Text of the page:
Nairobi — The Government of Southern Sudan threatened to review its relations with Kenya if it reneged on delivering 32 Russian-made tanks, leaked US cables revealed.
At the time, Kenya was under intense diplomatic pressure from the US that had also warned of unspecified sanctions if the tanks reached South Sudan.
The confidential cables indicate that the dilemma, coupled with Nairobi's desire not to upset Khartoum, forced the authorities to craft a path through Uganda.
This arrangement, one of the cables from Nairobi explained, was detested by military officials. Publicly, the government denied that the T-72 tanks were destined for South Sudan.
But US ambassador Michael Ranneberger observed in one of the cables in October 2008 that it was "a poorly kept secret" that the tanks were bound for the Government of South Sudan".
Mr Ranneberger, according to the cables, added that "the Government of Kenya has been facilitating shipments from Ukraine to the Government of South Sudan since 2007."
The envoy further briefed his boss that since 2007, Kenya's Ministry of Defence has played a major role in assisting the Government of South Sudan receive arms shipments from Ukraine.
"When the shipments are off-loaded at the port of Mombasa, they are transported via rail to Uganda and then onward to South Sudan," the cable states.
"Military officials have expressed discomfort with this arrangement, however, and have made it clear to us that the orders come from the top."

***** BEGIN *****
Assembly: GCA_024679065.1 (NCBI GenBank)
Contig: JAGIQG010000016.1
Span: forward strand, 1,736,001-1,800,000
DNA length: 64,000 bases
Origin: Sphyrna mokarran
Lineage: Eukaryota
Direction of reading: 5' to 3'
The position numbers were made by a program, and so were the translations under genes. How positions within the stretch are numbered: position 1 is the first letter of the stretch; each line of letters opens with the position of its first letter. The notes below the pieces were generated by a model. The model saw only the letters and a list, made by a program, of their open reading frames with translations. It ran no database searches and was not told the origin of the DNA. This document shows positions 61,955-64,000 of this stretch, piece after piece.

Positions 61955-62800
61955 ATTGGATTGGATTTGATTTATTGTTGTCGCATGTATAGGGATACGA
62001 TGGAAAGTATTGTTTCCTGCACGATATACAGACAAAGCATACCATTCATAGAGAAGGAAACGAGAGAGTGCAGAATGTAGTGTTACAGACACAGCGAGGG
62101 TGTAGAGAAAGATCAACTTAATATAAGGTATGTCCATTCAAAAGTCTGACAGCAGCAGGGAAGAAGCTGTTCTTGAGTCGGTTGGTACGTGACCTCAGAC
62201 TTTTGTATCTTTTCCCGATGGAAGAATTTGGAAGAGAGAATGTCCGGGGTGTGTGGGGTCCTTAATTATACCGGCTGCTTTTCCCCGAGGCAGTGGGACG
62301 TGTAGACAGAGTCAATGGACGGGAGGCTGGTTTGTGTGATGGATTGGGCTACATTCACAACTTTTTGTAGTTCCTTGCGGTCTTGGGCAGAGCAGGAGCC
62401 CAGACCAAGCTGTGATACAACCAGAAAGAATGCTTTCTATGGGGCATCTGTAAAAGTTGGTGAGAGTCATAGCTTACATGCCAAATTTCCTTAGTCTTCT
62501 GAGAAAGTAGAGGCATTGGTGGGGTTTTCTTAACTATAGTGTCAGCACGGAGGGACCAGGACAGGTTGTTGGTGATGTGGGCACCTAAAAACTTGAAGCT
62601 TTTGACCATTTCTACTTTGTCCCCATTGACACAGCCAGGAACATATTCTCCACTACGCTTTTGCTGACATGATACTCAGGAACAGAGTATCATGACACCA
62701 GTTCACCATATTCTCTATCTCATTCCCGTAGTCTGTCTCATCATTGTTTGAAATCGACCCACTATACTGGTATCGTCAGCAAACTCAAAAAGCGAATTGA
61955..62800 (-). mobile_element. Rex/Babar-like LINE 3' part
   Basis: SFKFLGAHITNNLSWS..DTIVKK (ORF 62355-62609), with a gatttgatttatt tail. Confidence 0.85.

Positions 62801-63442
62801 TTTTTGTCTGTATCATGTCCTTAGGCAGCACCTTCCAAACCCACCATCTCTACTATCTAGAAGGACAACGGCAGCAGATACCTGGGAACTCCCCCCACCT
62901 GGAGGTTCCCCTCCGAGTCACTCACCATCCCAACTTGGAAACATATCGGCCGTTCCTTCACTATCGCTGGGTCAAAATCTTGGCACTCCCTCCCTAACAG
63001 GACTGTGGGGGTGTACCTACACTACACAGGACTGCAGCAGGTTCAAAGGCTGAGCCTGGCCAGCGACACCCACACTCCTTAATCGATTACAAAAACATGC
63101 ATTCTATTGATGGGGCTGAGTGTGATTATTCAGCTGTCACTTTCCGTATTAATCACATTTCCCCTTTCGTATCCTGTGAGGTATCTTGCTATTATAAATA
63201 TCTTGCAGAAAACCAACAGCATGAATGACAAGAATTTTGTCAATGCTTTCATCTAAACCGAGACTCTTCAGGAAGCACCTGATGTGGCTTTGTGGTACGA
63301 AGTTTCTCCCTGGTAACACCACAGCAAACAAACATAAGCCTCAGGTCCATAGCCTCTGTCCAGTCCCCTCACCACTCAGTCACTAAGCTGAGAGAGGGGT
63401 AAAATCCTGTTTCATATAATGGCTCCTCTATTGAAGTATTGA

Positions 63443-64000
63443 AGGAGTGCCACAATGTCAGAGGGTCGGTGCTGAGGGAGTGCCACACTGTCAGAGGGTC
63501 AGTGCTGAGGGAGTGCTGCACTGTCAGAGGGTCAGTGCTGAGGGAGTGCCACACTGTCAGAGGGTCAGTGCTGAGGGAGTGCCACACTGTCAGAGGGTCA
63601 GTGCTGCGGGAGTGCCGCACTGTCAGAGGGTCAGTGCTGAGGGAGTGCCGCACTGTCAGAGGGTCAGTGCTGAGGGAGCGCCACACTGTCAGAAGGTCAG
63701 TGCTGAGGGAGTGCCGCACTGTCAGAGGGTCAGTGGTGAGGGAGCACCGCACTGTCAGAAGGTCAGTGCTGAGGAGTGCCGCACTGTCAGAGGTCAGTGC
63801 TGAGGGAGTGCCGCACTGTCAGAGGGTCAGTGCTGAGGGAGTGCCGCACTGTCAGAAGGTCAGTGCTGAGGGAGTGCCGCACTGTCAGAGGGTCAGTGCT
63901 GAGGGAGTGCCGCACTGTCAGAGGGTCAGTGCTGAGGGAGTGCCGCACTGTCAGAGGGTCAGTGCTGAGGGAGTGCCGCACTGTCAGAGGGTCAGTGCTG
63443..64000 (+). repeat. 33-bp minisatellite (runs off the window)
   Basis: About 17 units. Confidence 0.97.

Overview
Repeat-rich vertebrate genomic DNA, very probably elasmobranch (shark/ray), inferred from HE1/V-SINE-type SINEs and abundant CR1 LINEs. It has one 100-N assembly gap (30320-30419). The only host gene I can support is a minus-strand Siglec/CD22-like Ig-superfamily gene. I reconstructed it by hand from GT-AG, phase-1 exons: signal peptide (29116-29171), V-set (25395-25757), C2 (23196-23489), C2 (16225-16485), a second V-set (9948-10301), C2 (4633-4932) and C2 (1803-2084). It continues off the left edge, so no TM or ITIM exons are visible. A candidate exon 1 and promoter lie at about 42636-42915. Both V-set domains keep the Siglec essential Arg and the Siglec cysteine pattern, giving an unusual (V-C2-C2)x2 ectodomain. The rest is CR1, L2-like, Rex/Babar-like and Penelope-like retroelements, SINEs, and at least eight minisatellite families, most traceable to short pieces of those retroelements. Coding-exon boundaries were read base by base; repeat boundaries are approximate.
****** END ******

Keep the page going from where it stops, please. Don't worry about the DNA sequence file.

Deter weapons transfer
Kenya's key role in the negotiation and signing of the Comprehensive Peace Agreement that ended two decades of war in Sudan did not deter the political leadership from transferring weapons, argued the envoy.
The clandestine methods employed by Kenya to transfer the weapons, the US deduced, supposedly arose from the fact that the country's political leadership want to support the South Sudan but not in a way that would openly provoke Khartoum or potentially threaten South Sudan's eventual independence.
"Vice President (Kalonzo) Musyoka's public opposition to the International Criminal Court's indictment of President Bashir (because it could threaten the CPA) illustrates this point," the Nairobi cable observed.
Mr Ranneberger guessed it was possible that some senior Kenyan officials were drawing financial benefits in return for facilitating the arms shipments given the country's corruption record.
"As such, the question of "Who owns the tanks?" will remain a touchy side issue for Kenya in the piracy of the MV Faina."
The US State Department was concerned about the hijacking of the MV Faina in 2008 as well as its cargo ( the military tanks) and the ship's destination.
Last year, US Chargé d'Affaires in Khartoum mission Robert Whitehead wrote that a South Sudan Government official admitted that "on the margins of the Washington Forum for CPA Partners, he pressed Foreign Minister Moses Wetang'ula on the need to expedite delivery of the tanks.
The official with instructions from a higher authority in South Sudan told Mr Wetang'ula that "if the tanks did not start moving by July's end, the GOSS would be forced to "re-evaluate its relationship with Nairobi.